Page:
Re: [TLS] Include Speck block cipher?

Joachim Strömbergson <> Tue, 22 March 2016 09:14 UTC

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Subject: Re: [TLS] Include Speck block cipher?
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Efthymios Iosifides wrote:
> The reputation aspect is not necessarily and strictly correlated
> with it's provenance, but with it's actual security and performance.
> And the SPECK we shall note that performs quite well. Also we shall
> not forget that even the infamous AES has been approved by the NSA
> before the widespread use of it. In any case i wouldn't like for us
> to stand on the popular press. On the other hand we shall evaluate if
> the SPECK could be actually used. For example, the fact that it lacks
> extensive cryptanalysis is a serious argument for not using it today,
> but what about the future specifications.

Hold on here. There is imho a fairly big difference of how AES came
about with an open competition compared to how Simon and Speck has been
developed. Yes, NSA was an important part in the selection of Rijndael
as AES. But that is not the same thing as they actually designed it. Right?

Also, there has been tens of ciphers proposed the last few years aiming
for the ultralight space. Some of them are as complex in terms of code
and data requirements as Speck and sports about the same performance.
See for example:

Most of these are Feistel based and some of them uses S-boxes. But there
are really quite a few alternatives. And besides, as is shown in those
links AES can be implemented to not hog resources. The internal
operations operates on Bytes. The big issue is the S-box and the extra
space needed if you need to expand the key (which is only really needed
if you need to decrypt. If you use a good cipher mode, it i not needed.)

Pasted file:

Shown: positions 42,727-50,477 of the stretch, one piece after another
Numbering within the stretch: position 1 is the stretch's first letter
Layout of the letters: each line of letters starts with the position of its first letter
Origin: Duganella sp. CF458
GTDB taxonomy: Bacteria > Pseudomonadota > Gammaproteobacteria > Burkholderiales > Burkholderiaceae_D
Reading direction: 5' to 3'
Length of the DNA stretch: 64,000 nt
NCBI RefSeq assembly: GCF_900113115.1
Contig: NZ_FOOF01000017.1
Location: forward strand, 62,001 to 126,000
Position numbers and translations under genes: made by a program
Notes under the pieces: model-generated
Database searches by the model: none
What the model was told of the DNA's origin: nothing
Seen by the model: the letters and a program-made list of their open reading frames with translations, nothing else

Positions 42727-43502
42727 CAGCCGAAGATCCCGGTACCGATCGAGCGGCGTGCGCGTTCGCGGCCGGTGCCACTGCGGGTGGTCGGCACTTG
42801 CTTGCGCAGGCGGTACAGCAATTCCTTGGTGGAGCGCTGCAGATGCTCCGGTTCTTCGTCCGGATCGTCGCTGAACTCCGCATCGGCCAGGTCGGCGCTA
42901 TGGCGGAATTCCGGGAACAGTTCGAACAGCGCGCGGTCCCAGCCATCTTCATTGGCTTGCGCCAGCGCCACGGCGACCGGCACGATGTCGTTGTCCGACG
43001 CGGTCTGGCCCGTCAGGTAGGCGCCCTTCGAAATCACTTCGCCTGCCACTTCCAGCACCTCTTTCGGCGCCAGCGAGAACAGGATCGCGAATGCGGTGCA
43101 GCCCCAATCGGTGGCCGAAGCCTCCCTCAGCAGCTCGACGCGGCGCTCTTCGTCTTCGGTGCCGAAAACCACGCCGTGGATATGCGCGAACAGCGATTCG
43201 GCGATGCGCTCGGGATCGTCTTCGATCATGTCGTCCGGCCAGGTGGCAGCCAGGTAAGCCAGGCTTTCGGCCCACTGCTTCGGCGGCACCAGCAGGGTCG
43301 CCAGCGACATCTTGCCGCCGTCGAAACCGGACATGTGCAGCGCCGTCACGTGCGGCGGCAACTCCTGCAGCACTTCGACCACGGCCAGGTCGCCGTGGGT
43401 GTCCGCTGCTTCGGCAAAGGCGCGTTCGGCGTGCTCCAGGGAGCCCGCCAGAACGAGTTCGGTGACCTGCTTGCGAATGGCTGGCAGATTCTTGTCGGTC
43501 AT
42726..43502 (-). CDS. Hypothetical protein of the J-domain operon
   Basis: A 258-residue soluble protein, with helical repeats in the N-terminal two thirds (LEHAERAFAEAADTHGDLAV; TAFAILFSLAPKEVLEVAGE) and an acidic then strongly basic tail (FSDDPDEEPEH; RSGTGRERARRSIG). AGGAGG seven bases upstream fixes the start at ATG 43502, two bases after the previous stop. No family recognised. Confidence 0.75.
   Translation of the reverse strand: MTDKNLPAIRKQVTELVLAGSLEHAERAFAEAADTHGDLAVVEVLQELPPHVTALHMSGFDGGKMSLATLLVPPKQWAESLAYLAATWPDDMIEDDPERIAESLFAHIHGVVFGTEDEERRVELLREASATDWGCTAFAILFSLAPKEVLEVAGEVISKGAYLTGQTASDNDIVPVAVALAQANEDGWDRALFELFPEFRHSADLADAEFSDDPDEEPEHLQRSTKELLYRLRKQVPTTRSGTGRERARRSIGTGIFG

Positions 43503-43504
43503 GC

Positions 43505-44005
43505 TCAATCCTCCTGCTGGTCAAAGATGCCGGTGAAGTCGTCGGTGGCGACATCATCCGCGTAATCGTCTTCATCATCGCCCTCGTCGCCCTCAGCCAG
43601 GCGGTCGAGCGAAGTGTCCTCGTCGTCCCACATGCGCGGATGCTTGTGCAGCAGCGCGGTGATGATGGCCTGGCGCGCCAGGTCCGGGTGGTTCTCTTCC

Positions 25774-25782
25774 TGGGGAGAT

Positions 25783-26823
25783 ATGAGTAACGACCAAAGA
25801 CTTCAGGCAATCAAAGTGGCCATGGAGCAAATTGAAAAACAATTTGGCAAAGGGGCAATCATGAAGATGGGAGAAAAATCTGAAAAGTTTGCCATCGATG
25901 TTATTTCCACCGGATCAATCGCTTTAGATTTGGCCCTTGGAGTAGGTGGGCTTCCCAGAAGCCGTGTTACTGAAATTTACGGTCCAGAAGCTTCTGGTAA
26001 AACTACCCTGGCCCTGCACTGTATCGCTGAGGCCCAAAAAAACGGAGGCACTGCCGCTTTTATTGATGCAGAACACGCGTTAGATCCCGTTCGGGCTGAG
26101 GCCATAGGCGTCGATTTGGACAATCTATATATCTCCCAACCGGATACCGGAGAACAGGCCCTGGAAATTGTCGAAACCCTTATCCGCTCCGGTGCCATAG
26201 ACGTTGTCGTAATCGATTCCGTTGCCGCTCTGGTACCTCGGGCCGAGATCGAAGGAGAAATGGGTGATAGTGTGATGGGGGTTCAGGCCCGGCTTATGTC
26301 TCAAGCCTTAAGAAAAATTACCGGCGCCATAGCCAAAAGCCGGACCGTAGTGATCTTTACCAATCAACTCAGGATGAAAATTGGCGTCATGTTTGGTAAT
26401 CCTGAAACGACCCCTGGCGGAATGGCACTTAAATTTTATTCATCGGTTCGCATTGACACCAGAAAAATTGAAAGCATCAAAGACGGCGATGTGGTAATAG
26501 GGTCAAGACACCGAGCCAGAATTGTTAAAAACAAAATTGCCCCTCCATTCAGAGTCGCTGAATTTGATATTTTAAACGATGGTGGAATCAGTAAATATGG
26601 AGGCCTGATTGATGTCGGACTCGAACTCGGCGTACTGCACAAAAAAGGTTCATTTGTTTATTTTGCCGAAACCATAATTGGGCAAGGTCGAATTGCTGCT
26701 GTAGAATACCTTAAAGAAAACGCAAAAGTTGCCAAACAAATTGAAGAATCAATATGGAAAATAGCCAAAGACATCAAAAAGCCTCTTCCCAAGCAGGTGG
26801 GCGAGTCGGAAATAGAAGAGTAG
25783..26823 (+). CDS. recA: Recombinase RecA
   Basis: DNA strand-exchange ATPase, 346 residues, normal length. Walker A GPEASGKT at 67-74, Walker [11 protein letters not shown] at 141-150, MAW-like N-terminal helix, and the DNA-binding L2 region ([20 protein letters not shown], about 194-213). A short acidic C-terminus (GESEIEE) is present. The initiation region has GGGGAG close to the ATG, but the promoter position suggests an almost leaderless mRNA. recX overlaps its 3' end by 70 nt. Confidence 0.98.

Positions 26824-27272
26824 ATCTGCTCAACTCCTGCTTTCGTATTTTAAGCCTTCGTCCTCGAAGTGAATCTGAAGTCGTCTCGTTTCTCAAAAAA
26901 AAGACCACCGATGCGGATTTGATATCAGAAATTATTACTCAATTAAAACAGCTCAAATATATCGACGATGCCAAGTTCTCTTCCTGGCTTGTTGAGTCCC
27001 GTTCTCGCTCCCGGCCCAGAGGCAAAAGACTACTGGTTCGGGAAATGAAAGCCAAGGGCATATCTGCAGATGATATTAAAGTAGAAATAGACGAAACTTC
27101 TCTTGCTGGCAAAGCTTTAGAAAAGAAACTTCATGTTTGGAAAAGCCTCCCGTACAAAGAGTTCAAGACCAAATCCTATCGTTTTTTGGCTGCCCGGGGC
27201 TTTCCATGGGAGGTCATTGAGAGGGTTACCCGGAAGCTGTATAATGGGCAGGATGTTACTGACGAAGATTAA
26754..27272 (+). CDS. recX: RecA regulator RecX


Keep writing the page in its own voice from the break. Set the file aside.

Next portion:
> On top to that what if we could prove that the SPECK can have better
> performance than other algos without sacrificing the security.

Start by proving that.

Based on what is published I think it will be hard to show significant
gains with Speck compared to other ciphers. The two papers published so
far on the cryptanalysis does not give me a good warm feeling for long
term security of Speck.

And the last point is really the thing, right? We are talking about a
cipher for embedded stuff, Internet of Things devices. These things are
deployed and will be doing their chores for 20-30+ years without much
love and maintenance. The communication are typically low bandwidth and
with good delay resilience. So what is needed is something cheap
(compact in terms of resources) and good, well proven security. I don't
see Speck shining much brighter than others in this respect, on the
contrary in fact.

If you look at what MCUs are used for IoT today and moving forward it is
quite probably an ARM based device (Cortex M0, M0+ for example). AES can
be implemented very compact and give good performance on this
architecture. And even better, for well under 1 USD you can get an ARM
based MCU with AES in HW.

I fail to see why anyone would be interested in Speck and would never
recommend anyone to use it. But hey, write a draft and try to get an
informational RFC for it if it scratches your itch. There are several
other RFCs describing ciphers not being used very much.

- -- 
Med vänlig hälsning, Yours

Joachim Strömbergson - Alltid i harmonisk svängning.
 Joachim Strömbergson          Secworks AB
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